Delete
  10. Ethnicity and, mostly, cultural differences should raise awareness and open our minds more than the opposite that is happening.

    Barbs

    ReplyDelete
    Replies
    1. Exactly! We can only learn more from other cultures rather than feel derogative or lesser about all the differences they present.

      Delete
  11. This is such an amazing post, M. I'm Asian too (not Chinese though), but I totally understand most of this, especially since I'm familiar with the Asian culture. It's sad and unfortunate all the stereotypes and misinterpretations and just plain misunderstandings and ignorance. Hang in there!! <3

    Rachel @ A Perfection Called Books

    ReplyDelete
    Replies
    1. I use the stereotypes as humour though, and yet I feel somewhat angry when people believe they're completely true. That seems a little hypocritical of me but hey... And we shouldn't have to hang in there because being part of this culture is a GOOD THING!!

      Delete
  12. Hi M! I just wanted to say that you always leave such sweet and wonderful comments on my blog, and I thought I'd return the favor. Also, thank you for being an active reader/follower, it truly means a lot. <3

    Happy Chinese New Year! I enjoyed reading the details you gave us about your culture, I find it very interesting given that I am currently taking an Cultural Anthropology class. I love how you poured your heart out into this post, and how you feel about people and their stereotypical comments. It's hard to overcome stereotypical views and even though I cannot relate to some of your feelings, I completely understand!

    What a beautiful, moving post. Hang in there, sweetie. And remember that you are beautiful in every way. :)

    xx Mackenzie

    ReplyDelete
    Replies
    1. Thanks Mackenzie. I love good blogs, and yours is pretty amazing. I reckon I have more overcoming of stereotypes than most people, because my entire view of people of my culture has been built on them, and I need to tear that view down because it's just plain negative - and the fact that I've been actively applying these stereotypes to my opinions on people and life makes me feel ashamed.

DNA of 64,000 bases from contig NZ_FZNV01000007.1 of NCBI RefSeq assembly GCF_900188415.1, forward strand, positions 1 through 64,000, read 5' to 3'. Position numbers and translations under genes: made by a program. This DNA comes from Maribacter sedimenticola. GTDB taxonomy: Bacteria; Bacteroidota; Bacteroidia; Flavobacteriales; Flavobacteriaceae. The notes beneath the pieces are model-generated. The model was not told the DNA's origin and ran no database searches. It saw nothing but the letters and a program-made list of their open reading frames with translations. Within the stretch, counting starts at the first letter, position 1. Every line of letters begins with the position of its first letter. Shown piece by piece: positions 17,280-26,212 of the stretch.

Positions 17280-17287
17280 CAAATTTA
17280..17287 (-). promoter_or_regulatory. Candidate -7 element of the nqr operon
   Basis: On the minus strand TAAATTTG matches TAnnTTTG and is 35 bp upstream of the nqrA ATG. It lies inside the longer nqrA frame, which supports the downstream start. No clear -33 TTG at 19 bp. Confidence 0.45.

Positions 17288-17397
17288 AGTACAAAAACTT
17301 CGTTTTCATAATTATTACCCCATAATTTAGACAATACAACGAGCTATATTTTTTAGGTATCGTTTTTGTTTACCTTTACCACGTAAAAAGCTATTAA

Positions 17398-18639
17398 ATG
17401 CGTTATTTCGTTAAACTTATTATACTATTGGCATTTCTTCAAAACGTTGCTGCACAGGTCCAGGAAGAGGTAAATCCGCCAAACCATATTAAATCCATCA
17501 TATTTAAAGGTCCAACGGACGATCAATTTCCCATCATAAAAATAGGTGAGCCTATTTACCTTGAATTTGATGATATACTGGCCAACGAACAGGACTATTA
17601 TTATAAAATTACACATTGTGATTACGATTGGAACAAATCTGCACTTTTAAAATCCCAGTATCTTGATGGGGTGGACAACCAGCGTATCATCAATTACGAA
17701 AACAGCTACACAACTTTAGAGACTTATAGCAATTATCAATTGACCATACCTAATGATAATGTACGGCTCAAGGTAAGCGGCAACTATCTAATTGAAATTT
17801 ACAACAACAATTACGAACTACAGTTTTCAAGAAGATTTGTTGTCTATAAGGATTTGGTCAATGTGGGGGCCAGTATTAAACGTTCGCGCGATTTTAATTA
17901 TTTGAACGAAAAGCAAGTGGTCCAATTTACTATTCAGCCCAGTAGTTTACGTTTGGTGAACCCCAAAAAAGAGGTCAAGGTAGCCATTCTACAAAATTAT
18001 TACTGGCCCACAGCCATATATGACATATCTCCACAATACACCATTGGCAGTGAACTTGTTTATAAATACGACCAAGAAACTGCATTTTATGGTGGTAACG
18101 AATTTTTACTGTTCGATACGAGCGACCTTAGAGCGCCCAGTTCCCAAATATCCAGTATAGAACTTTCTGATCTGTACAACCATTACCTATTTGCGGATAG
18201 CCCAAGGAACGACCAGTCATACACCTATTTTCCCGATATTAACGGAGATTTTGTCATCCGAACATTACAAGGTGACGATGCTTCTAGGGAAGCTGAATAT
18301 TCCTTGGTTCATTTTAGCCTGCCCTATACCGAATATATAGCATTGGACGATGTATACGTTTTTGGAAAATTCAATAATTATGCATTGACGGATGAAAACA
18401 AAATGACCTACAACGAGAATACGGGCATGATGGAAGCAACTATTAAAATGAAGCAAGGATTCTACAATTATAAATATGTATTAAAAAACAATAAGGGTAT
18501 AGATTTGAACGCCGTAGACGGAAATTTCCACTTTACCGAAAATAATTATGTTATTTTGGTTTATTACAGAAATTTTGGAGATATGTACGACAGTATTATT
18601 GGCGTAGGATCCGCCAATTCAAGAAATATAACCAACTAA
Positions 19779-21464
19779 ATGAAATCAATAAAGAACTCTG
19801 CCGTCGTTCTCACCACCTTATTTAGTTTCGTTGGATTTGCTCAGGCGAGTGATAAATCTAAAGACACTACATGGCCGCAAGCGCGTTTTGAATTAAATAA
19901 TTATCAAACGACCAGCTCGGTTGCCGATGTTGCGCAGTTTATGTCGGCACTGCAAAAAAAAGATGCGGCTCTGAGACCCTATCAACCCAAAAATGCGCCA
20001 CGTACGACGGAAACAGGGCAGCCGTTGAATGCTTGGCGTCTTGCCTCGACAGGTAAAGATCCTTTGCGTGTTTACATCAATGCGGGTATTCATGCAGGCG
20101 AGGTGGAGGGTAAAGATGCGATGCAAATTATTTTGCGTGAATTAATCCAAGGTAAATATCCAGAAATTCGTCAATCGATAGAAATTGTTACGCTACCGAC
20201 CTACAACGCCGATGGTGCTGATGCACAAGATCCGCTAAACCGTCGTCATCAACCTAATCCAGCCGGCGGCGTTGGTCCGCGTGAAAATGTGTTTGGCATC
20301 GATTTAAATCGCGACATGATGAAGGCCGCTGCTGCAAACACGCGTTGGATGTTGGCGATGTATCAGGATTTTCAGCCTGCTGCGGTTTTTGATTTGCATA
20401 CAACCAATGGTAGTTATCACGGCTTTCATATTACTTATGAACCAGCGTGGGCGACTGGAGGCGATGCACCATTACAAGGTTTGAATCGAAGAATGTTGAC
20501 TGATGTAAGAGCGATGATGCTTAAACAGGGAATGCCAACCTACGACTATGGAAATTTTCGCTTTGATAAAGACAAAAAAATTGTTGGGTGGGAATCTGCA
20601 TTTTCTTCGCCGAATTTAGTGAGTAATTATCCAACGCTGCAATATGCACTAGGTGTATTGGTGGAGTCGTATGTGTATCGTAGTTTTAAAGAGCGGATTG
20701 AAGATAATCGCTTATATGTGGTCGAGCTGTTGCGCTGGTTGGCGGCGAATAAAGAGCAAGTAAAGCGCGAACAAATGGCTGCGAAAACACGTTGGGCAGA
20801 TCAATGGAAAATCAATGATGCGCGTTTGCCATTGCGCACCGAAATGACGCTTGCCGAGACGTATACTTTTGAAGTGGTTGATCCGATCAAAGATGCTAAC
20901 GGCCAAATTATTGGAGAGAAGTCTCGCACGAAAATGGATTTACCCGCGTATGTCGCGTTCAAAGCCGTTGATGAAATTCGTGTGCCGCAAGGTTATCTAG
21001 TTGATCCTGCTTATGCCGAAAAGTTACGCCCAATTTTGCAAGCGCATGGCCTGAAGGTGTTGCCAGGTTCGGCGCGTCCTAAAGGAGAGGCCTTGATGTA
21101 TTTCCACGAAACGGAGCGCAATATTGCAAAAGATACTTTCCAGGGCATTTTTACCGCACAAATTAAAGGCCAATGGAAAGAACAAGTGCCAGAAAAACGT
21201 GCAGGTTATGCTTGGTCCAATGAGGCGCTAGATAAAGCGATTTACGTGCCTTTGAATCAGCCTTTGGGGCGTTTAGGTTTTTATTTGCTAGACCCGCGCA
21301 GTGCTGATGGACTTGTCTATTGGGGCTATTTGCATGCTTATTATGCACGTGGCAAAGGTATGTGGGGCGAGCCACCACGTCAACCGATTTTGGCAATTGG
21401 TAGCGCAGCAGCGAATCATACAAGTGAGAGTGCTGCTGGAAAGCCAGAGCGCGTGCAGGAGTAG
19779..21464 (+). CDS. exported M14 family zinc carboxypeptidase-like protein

Delete
  13. You're not alone M... While I am not Asian, I do know what you mean. I'm a second generation Hispanic in the U.S, which is so confusing and tough in it's own way. My parents and grandparents have always told me stories about where we came from, which made me feel proud. But at the same time hearing people on the street or on t.v say that "Hispanics should go back to the barrio they came from." it's like what? go back to friken West Palm Florida??? Or my favorite "You're what's wrong with the country!" yeah, sure, 10 year old me really made a negative impact on the country. Hearing those things as a child does have a impact on you, I feel like all my life I grew up proud and also ashamed and confused. Yeah, it makes no sense. Until I became an older teenager did I throw that shame out the door. Now I really don't a crap about what anyone thinks about me or my ethnicity. They way I see it, someone should make sure their ancestors came to the country legally and morally before they assume that someone else's didn't. Cause otherwise they're just being hypocritical asses.

    ReplyDelete
    Replies
    1. For a while there I only really thought it was my race that experienced this, but then I realised that nobody can escape it as long as they're not white. We just have to overcome it and throw that shame out the window like you have, be more thick skinned. I've never actually had people yell directly offensive things to my face, but I can only imagine how much impact that must've had on your identity at a young age. It's nice to know that a lot of second generation immigrants still have a lot of cultural pride, despite the somewhat racist country we've grown up in.

      Delete